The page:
It seems that she is a gifted child, but I'm still not quite sure what that means and what we should do about it. She is certainly special, of course, but do we need to make a big deal about it? We are sending her to private kindergarten this fall and I have told the teachers the very watered down version of her gifted assessment. Do I let them figure out where she is or should I be advocating for her right off the bat? Because I feel a little uncertain of exactly "how" gifted she is, I don't really know what to tell her teachers. Would you recommend testing? Is that helpful to her teachers? If so, what kind of testing?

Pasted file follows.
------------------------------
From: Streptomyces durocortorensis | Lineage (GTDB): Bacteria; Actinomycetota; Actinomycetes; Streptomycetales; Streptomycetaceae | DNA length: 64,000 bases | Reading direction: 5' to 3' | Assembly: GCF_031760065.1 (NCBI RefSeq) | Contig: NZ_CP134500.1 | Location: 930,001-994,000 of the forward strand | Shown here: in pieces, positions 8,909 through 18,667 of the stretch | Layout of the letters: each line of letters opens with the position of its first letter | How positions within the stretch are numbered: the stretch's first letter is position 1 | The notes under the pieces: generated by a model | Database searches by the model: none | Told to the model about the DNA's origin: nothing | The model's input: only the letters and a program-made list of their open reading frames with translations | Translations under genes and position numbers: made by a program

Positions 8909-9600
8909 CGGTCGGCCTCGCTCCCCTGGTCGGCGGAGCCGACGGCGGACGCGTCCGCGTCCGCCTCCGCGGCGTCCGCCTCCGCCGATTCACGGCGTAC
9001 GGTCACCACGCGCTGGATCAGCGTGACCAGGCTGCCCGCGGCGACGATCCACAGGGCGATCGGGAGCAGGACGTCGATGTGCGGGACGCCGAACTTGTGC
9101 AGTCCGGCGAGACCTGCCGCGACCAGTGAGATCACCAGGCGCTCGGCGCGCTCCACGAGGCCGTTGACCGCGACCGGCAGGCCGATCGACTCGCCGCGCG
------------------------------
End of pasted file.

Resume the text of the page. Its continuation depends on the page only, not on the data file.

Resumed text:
Thank you in advance for your help and support!

A: Thanks for the elaborate details - gave me a very good description of your little one. From what you have mentioned, she is indeed a highly gifted child, milestones ahead of her peers. So you have a very, very special child and she has benefited from professional help - now what?

Firstly, you are certainly on the right track in observing, monitoring and providing her with all that she needs to flourish. She is not going to be fine in a regular program and she certainly needs a program that caters for her level of intelligence. She needs constant stimulation and you will find that she would get bored quite easily with any routine task. She also needs to find her activities meaningful - there must be a reason to everything she does to feed her curiosity and interest. You need to be very careful that she does not get bored or feel mentally tired with too much stimulation. Both extremes have consequences.